Whang-od Oggay is from Buscalam Tinglayan, Kalinga, Philippines. Her tattoo ink is composed of the mixture of charcoal and water that wull be tapped into the skin through a thorny end of a calamansi or pomelo tree. This ancient technique called batok dates back more than a thousand years and is relatively painful compared to other conventional techniques. She uses designs found in nature and basic geometric shapes.
This gilingan (wooden grinder) is composed of two cylinders – top and bottom. In-between the cylinders are metal chips embedded in each flat surface. During the process of grinding, the top cylinder is rotated through a handle while slowly feeding the hole at the opening at the middle of the top cylinder with softened rice grains. The metal chips then crushed the rice which eventually came out as powdered rice. The powdered rice was used in preparation of rice cakes.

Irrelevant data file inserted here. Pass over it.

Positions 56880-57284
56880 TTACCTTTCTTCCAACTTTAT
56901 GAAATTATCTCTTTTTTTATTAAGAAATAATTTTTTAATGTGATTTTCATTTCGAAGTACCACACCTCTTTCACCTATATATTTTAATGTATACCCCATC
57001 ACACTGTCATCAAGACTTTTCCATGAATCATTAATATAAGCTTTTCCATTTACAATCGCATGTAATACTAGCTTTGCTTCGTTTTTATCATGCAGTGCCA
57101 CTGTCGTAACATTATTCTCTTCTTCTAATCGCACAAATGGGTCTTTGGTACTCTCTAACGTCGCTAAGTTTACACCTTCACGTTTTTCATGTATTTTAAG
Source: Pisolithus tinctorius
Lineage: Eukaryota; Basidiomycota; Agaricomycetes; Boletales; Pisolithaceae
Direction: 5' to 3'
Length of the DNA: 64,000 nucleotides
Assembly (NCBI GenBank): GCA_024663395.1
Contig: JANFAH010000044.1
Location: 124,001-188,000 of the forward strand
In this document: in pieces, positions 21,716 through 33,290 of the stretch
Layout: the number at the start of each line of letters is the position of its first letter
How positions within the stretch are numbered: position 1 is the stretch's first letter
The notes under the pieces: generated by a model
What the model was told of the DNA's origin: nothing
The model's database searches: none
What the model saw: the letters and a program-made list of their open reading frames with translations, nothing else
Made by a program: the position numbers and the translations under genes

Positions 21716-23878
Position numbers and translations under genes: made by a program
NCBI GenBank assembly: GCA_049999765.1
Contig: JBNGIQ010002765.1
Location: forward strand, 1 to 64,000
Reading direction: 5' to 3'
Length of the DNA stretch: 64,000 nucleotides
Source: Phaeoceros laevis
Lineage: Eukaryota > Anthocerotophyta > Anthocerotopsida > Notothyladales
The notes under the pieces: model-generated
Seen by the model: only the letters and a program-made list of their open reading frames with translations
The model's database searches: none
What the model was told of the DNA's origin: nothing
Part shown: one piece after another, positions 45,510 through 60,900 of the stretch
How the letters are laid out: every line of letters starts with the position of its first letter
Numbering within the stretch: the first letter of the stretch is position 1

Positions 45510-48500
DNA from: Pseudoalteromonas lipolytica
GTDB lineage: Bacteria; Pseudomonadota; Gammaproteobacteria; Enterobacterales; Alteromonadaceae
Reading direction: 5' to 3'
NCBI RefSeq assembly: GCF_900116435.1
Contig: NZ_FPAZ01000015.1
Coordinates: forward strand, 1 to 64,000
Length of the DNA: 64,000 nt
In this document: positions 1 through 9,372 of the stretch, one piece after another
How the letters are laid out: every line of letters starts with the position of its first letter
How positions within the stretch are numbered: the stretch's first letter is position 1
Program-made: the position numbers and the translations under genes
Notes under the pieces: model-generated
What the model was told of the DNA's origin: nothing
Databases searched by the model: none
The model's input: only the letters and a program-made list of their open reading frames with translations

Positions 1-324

Tangungo (salted meat container) takes different shapes, forms and artistic designs depending on the skill of the woodcarver. Tangungo with elaborate designs manifest the skills, ingenuity and inclinations of the maker and the world views and beliefs of his family or the community where the material is found.
Allegedly a weaver’s chair, this resembles a man sitting down and right on his lap is a flat wood block that he holds on both hands. The flat wood block is where the person sits and the chest and face act as the backrest.
This wooden bench simulates a human figure in supine position. The style of the bench shows the artistry and kill of sculpturing the wood material according to its natural form.